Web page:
Should the UK pay slavery reparations and which institutions could owe money?

Greene King and Lloyd’s of London pledge to pay compensation over founders’ links to human trafficking

Slavery, Slave Trade
Greene King and Lloyd’s of London pledge to pay compensation over founders’ links to human trafficking
(Image credit: Hulton Archive/Getty Images)

Two of the UK’s biggest firms have pledged to pay compensation to black, Asian and minority ethnic (BAME) communities for their founders’ roles in the slave trade.

Under the terms of the Slavery Abolition Act of 1833, the UK government agreed to pay a total of £20m - about £300bn in today’s money - to 46,000 slave owners in compensation for the loss of their “property in men”. The amount borrowed to fund these payments was so great that the debt wasn’t fully paid off until 2015.

Yet while wealthy slave owners were compensated for their so-called losses, the UK has never paid reparations to the communities affected by the inhumane trade.

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However, The Telegraph reports that pub chain Greene King and insurers Lloyd’s of London have promised to pay “large sums” to BAME communities after researchers at University College London discovered the companies were among nine still-operating UK businesses that benefited from the compensation payments to slave owners.

With calls growing for all the named-and-shamed companies to make similar pledges, the row has stirred up a long-running debate about which other UK institutions should offer slavery reparations.

Should the UK pay reparations?

The call for rich countries that benefited financially from slavery to pay compensation has gained momentum in the wake of the Black Lives Matter protests against racism.

The UK, US, France and Switzerland are among the nations with a colonial and slave trade history that has yet to be fully atoned for, according to campaigners.

“To those who accept the notion that the ripples of centuries of forced, unpaid, back-breaking labour (not to mention the psychological, sexual and physical torture that the majority of enslaved African people were subjected to) can still be felt, the argument in favour of reparations makes a simple, moral sense,” says The Independent’s Kuba Shand-Baptiste.

“Some might insist that what his long dead relatives did 200 years ago is no longer relevant, but it’s naive to think that the past has nothing to do with the shape of today,” agrees Reni Eddo-Lodge, author of Why I’m No Longer Talking to White People About Race, in The Guardian.

UN human rights chief Michelle Bachelet this week urged rich nations to make amends for “centuries of violence and discrimination” by paying reparations, the Daily Mail reports.

“Behind today’s racial violence, systemic racism and discriminatory policing lies the failure to acknowledge and confront the legacy of the slave trade and colonialism,” she said.

But some people believe the money that might be spent on reparations could be put to better uses.

Former international development secretary Rory Steward told Time magazine last year he wanted to target UK aid to “the poorest people in the world”, rather than paying reparations in “some weird belief that we’re going to somehow undo 300, 400 years of colonial history by writing cheques to people”.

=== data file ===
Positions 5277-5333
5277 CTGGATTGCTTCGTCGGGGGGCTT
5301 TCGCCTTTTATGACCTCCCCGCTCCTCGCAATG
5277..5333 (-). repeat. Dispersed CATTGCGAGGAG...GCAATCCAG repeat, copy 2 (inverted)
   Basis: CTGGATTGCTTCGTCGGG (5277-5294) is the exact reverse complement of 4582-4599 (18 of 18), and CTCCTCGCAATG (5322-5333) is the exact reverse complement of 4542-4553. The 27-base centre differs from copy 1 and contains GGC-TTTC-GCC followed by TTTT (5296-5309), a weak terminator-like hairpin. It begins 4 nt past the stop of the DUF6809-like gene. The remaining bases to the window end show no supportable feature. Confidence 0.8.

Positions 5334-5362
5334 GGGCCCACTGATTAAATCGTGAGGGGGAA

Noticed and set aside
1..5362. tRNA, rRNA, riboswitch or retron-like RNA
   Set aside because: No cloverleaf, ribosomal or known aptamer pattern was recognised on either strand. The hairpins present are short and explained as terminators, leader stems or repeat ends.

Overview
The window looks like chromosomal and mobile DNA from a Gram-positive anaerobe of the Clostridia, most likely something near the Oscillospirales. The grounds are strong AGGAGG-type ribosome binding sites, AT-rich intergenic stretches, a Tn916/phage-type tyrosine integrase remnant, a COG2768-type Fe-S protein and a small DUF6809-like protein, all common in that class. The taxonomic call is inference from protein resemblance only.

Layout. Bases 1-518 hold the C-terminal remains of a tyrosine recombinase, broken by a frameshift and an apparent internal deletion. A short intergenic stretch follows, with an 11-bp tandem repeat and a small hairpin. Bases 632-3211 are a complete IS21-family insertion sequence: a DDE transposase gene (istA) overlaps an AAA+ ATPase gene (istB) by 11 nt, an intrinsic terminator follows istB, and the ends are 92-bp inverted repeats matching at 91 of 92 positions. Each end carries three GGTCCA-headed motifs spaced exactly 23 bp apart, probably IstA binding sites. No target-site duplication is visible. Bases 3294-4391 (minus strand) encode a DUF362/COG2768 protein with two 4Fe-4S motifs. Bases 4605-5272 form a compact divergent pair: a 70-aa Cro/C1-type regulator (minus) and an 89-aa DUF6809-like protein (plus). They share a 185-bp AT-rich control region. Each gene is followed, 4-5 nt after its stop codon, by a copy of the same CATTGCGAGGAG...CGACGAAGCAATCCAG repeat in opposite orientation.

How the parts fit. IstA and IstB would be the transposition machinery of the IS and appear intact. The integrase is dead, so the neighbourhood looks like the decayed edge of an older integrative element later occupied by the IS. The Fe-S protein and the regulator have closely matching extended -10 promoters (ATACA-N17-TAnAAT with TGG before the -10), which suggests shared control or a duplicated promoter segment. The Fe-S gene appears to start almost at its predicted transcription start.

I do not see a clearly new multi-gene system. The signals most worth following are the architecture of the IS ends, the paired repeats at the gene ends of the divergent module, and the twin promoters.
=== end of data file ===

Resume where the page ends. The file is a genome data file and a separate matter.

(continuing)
“I think atoning for the sins of your ancestors is a bit weird. As time goes on, that gets a bit weirder,” he added. “There are many, many countries that are very poor that were never part of empires.”

Others argue that paying reparations for something no living British citizen was part of is unjust and unnecessary.

“The push for reparations also assumes that every minority has a stake in this,” writes Christian Watson in Spiked. “It creates a victim class. For the notion of reparations even to be entertained, the subjects must accept that they are victims.

“Reparations would only further enshrine a mentality of defeatism and beggary into our discourse.”

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Which institutions could have to pay?

Academics at UCL have created a database that contains information about everybody who was compensated for their loss of “human property” in 1833.

The database was set up in the belief “that research and analysis of this group are key to understanding the extent and the limits of slavery’s role in shaping British history and leaving lasting legacies that reach into the present”, according to the university’s Centre for the Study of the Legacies of British Slave-ownership.

Researcher Keith McClelland told Wired that between 40% and 50% of the money paid out in 1833 stayed in the UK.

“The Royal Bank of Scotland had its foundations in part in the slavery business, but there are many companies that are connected in some way,” McClelland said.

“A lot of City companies, a lot of people who put their money where we can see where it’s going aren’t putting it in the industrial economy, things like cotton, but in insurance and shipping, things like that.”

The Lloyds Banking Group, Barclays, RSA Insurance and Shipping company P&O are among the other UK businesses that also have links to slavery, the database reveals.

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